it is better to judge things from a graphical point of view.
A hypothesis is put forward in Figure
it remains largely uncertain. It looks as if the tower section
can be incorporated in the Ö2 system, and it belongs indeed to the same
building phase. But a number of strange constructive arrangements
in the tower should be further investigated before any conclusion
is made. The second building phase seems to lack any of
the logic of the first. A less clear concept stems also from
the façade composition: cut off windows, leaping bays. We didn't take the analysis any further.
The front façade of the left wing is
most promising for further investigation, since it presents the
original design, and has the contouring 6 rod square. Again,
the cubic grid does not account for façade divisions such
as window framing. However, superimposing the quatrain scheme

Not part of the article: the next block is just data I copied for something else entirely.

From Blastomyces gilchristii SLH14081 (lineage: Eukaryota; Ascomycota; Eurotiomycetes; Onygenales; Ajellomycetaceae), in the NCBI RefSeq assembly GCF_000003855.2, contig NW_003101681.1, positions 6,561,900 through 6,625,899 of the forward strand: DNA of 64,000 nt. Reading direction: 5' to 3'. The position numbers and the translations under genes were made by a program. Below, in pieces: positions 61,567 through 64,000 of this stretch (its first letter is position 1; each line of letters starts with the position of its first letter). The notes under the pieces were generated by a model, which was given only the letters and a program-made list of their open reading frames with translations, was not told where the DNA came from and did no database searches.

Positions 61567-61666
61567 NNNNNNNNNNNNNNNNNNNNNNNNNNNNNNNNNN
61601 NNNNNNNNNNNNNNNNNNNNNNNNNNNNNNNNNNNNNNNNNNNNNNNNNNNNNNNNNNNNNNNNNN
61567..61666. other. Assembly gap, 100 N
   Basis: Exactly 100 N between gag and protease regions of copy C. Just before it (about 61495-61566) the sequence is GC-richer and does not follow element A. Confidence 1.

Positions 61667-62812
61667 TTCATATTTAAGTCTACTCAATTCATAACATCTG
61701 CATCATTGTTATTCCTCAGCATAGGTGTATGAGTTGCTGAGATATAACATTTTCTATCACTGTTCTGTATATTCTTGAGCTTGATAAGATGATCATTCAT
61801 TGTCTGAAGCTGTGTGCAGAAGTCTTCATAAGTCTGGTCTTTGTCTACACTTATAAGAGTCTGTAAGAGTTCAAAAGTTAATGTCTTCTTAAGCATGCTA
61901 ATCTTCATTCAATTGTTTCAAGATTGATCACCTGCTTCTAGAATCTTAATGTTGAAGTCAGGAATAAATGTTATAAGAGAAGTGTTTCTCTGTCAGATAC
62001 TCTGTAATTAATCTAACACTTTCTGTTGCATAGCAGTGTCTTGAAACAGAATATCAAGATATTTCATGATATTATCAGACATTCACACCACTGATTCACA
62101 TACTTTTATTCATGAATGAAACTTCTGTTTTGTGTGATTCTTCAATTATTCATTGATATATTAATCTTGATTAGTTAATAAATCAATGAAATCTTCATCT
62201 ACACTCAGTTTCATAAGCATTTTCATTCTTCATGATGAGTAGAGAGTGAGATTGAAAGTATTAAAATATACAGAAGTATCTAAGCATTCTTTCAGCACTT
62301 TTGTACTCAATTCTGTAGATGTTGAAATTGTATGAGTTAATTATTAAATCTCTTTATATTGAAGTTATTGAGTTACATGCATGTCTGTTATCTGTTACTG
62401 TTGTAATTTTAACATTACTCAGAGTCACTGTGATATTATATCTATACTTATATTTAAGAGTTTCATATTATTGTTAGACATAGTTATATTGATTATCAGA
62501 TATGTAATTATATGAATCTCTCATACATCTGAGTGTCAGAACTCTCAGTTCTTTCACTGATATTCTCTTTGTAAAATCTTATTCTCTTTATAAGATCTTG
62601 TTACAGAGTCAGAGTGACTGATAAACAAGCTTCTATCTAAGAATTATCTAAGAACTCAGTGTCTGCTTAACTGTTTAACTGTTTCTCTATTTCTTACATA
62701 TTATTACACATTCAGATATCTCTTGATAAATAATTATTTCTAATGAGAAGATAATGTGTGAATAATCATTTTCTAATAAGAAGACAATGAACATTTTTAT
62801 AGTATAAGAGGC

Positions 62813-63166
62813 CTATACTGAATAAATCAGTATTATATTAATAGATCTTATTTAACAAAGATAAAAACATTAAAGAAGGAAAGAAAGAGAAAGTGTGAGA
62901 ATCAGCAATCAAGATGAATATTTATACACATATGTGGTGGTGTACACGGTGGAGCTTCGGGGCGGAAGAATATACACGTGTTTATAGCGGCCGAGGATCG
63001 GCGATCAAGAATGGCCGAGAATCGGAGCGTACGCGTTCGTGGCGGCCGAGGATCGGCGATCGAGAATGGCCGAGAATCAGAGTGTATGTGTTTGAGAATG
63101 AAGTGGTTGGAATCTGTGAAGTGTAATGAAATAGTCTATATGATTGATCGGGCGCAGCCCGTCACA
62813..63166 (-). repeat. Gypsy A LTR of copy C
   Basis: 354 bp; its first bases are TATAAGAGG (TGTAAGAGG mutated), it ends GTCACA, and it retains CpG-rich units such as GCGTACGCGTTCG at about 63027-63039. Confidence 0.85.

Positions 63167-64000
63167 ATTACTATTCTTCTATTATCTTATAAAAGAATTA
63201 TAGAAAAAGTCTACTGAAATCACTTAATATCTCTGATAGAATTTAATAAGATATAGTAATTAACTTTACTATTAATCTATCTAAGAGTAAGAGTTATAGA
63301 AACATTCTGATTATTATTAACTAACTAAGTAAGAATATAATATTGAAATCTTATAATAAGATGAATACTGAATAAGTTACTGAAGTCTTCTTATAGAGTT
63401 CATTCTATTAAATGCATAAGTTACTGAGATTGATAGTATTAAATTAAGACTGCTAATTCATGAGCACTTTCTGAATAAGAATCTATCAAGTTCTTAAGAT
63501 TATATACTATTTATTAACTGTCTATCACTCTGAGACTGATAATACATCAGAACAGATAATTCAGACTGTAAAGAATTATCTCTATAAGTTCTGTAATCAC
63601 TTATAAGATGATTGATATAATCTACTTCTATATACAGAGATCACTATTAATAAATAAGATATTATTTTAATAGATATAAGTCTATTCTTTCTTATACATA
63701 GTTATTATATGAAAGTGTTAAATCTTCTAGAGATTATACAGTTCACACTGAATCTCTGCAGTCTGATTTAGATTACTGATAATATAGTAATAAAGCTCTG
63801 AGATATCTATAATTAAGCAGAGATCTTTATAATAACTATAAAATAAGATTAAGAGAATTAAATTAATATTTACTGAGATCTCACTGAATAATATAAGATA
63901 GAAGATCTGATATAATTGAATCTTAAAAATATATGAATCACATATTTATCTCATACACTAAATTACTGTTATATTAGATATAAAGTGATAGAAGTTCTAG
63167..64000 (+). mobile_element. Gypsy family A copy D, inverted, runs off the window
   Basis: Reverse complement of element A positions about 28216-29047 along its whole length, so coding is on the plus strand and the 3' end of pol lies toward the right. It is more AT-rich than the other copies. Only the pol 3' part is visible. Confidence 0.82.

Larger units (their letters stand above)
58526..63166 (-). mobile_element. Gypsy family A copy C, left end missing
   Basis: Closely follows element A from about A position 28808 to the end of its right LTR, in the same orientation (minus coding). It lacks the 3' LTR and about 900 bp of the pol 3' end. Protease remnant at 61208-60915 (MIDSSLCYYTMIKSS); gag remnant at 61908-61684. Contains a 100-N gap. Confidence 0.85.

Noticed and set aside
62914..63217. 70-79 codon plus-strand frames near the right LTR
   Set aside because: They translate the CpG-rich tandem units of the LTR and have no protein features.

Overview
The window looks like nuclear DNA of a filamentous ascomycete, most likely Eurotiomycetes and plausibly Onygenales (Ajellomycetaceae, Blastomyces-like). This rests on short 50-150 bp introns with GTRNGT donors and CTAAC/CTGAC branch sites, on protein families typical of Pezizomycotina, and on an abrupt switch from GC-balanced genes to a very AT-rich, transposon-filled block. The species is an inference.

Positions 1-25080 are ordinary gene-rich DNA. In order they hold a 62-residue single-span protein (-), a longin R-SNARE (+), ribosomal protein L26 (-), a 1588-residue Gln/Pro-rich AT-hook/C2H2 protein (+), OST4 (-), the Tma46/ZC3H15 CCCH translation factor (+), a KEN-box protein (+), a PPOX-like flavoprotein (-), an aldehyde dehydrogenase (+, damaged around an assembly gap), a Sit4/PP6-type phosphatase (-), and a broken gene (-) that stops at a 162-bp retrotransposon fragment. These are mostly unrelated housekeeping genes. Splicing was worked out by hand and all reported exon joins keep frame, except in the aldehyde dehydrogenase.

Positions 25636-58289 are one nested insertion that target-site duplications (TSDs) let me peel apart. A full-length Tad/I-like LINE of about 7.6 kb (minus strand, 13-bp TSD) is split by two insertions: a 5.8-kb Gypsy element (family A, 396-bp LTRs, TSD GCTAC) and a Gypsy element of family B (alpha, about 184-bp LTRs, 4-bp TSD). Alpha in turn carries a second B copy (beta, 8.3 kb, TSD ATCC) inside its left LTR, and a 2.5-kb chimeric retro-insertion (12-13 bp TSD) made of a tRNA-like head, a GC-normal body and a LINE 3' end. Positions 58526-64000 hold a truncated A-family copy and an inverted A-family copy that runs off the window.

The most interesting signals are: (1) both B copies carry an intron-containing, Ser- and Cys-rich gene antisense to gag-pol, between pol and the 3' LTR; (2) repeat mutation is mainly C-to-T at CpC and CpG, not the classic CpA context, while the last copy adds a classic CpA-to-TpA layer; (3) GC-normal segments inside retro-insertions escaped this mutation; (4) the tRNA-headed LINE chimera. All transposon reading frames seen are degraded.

on this façade, we find some striking coincidences with
the scheme of Oudenaarde:
- The height of the socle is defined by the quadrant point
of the circle circumscribing the 6 x 6 rod square.
- Dividing the vertical side of this square into 7th parts,
we see that the top of the balustrade is at the 4/7 level line.
We may conclude that there was a basic scheme for setting
out the plans for the first building campaign, very much as what
is found for other town halls. How the schemes should be interpreted
for the side wing and the tower section remains rather unclear.
Further analysis is needed. For the additions of the second building
campaign, the question is if any scheme was followed at all.
We may say that Brussels is not only very renowned, but enigmatic
as well and even chaotic. And so it is not surprising that several
historians have troubled their heads about its fuzzy logics by trying, for example, to explain the eccentric
position of the tower gate. Where ratio fails, legend
finds a solution: it says that the architect saw his "mistakes"
only after completion of the building (!), and committed suicide...
Summarizing the schemes for the first phase of Brussels
and Figure 13c),
we can say that: